In addition, groups of teachers were brought together for training in curriculum integration. The Career Academy Support Network worked with programs for three years helping the schools to adopt a strict or modified academy program. This program aimed at encouraging students with a similar technical interest (i.e., information technology, finance, health, etc.) to take not only one or two technical courses together but also take at least one or two academic courses together as well. The academy model worked well for some programs and is still continued today with the Twin Falls Finance Academy and the Wood River High School technical programs. An integral part of the academies was project-based learning. To this end, teams of academic and technical teachers met in curriculum integration workshops and developed projects which involved the teaching of an academic subject (i.e., English, math, science, social studies) with a technical subject. The underlying philosophy is that students more readily see the reason that a given academic subject has relevance to their technical interest and therefore they are more willing to engage in the academic subject. This piece of grant-sponsored activities has become central to the ARTEC Regional Professional Technical Charter School as teachers continue to develop and implement cross-curricular projects. Examples of current projects can be seen at https://sites.google.com/site/pteacademicintegration/?pli=1.
The last major emphasis of professional development was the engagement that the districts had with the Southern Regional Education Board and its High Schools That Work program. Under this program, which is recognized nationwide, there is an emphasis on raising student achievement through high expectations of all students, a career focus, four years of math and English including the senior year, and the use of data to drive decisions. Students who follow a specific focused program tend to stay in school longer, graduate, and, in the technical fields, leave high school with employable technical skills. Many of its recommendations have become common place today in education in Idaho: senior projects, data-driven curriculum, increased graduation rate, integrated curriculum and math in the senior year.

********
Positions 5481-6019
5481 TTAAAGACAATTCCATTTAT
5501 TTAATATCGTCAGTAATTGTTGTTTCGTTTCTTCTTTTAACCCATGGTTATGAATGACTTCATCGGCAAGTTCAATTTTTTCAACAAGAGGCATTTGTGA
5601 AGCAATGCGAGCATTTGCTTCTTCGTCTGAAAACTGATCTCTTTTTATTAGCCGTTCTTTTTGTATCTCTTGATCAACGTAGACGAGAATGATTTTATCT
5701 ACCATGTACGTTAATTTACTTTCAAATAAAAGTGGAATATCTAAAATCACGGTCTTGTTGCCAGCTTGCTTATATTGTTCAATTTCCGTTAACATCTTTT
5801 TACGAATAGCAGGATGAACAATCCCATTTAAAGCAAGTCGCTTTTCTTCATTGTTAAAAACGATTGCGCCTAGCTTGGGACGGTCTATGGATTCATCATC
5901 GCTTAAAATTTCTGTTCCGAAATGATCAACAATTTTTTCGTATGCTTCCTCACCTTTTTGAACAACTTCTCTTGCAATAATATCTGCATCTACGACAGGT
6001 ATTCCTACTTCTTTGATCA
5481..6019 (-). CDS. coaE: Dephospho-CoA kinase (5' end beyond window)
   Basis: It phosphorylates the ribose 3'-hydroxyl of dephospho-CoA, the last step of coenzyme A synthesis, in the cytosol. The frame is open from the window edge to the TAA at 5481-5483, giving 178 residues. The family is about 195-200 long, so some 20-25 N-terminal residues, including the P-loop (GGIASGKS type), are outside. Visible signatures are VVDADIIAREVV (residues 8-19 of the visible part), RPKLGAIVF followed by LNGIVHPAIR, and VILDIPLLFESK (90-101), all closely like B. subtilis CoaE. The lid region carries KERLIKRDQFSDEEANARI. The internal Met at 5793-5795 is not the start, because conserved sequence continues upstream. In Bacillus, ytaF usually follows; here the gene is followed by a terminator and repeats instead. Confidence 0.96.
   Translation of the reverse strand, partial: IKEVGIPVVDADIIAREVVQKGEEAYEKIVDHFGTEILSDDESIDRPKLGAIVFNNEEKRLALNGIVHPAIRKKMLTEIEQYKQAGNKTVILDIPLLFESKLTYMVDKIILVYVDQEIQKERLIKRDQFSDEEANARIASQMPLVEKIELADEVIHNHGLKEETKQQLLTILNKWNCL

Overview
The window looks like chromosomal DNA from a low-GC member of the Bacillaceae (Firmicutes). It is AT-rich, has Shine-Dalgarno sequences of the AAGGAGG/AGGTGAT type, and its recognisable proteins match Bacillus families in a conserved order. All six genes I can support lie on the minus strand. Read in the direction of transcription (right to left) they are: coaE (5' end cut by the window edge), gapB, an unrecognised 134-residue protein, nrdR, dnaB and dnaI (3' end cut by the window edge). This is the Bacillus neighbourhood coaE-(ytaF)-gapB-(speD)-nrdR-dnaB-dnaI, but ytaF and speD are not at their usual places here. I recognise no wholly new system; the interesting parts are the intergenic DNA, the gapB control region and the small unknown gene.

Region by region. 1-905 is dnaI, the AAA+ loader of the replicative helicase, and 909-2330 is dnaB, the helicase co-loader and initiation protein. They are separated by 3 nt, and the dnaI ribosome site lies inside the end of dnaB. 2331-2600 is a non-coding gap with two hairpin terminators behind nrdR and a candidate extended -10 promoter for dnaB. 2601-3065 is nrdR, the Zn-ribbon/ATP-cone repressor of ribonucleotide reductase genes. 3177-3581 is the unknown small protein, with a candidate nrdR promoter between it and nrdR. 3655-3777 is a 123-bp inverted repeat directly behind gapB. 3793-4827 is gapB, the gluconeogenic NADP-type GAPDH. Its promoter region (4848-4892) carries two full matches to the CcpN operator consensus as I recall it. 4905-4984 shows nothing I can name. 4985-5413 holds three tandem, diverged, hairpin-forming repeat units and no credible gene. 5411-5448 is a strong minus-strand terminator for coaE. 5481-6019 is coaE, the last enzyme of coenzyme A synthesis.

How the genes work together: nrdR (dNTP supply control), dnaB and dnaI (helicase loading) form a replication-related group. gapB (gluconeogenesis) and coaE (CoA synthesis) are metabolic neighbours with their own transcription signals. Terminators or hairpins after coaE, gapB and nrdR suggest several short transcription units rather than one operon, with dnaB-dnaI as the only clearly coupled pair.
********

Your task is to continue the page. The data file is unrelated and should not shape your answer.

The grant also provided an opportunity for schools to engage in distance learning through a system designed for use by the participating schools. This program was not as successful as the other pieces, due in part to its being ahead of its time. In the end, the remaining funds were given to the College of Southern Idaho to expand its Microwave system. Today distance learning has become a key piece of the Students Come First legislation adopted in 2011 by the Legislature and continues to be an integral part of the ARTEC RPTCS programs.
Some of the changes that occurred in Region IV high schools during the five years of the grant include the following:
- Graduation requirements increased – in 1998, districts required from 42 to 54 credits for graduation; in 2004, districts require 48 to 60 credits and most required a third year of mathematics.
- Traditional vocational programs became high-end technical ones – in 1998 there were three A+ programs and one automotive; in 2004, there were 31 high-end technical offerings available for coalition member students with industry certification and college credit in Agriculture Technology, Automotive Technology, Construction Technology, Culinary Arts, Finance, Health Professions, Information Technology, and Pre-Engineering.
- Enrollment in the high-end professional-technical programs and the percent of that enrollment to the total high school numbers saw a dramatic increase in the number of students enrolled in the area high schools in high-end technical programs – in 1999-00 there were 327 (5%) enrolled and in 2004, there were 1612 (22%) enrolled.
- Efforts were made by the high schools in the region to conform to the high school schedule – at least spring breaks – to the College of Southern Idaho’s schedule. Today, for the most part, high schools still try to meet at least the spring break schedule with the College.
- Senior projects became the norm in the majority of the coalition high schools before the state mandated them.
- Data was being used to change curriculum taught and expectations of students before the state became involved in the same issues.
- Teams of teachers met in subject areas to agree on what a student should learn at each level – English I, English II, Algebra, Geometry, American History, etc. long before the state adopted the Common Core Standards in 2011.
- Because of the coalition’s involvement in The High Schools That Work program, the State Department of Education became a state participant in the national movement which allowed other schools outside of Region IV to participate. The state’s membership continued until the funding dried up for education in the late 2000’s.
- The vision for distance learning and sharing of classes from high school to high school was too far ahead of its time – twelve years later, the technology is making this vision a reality.
Six persons have served as President of the coalition since 1998. They include Keith Huettig from Valley School District, Eric Steigers of D.L. Evans Bank, Chuck Byler of Wells Fargo, Armand Eckert from the Buhl School District, Dar Wagner of Wagner Consulting and Michael Arrington, CEO of Starr Corporation.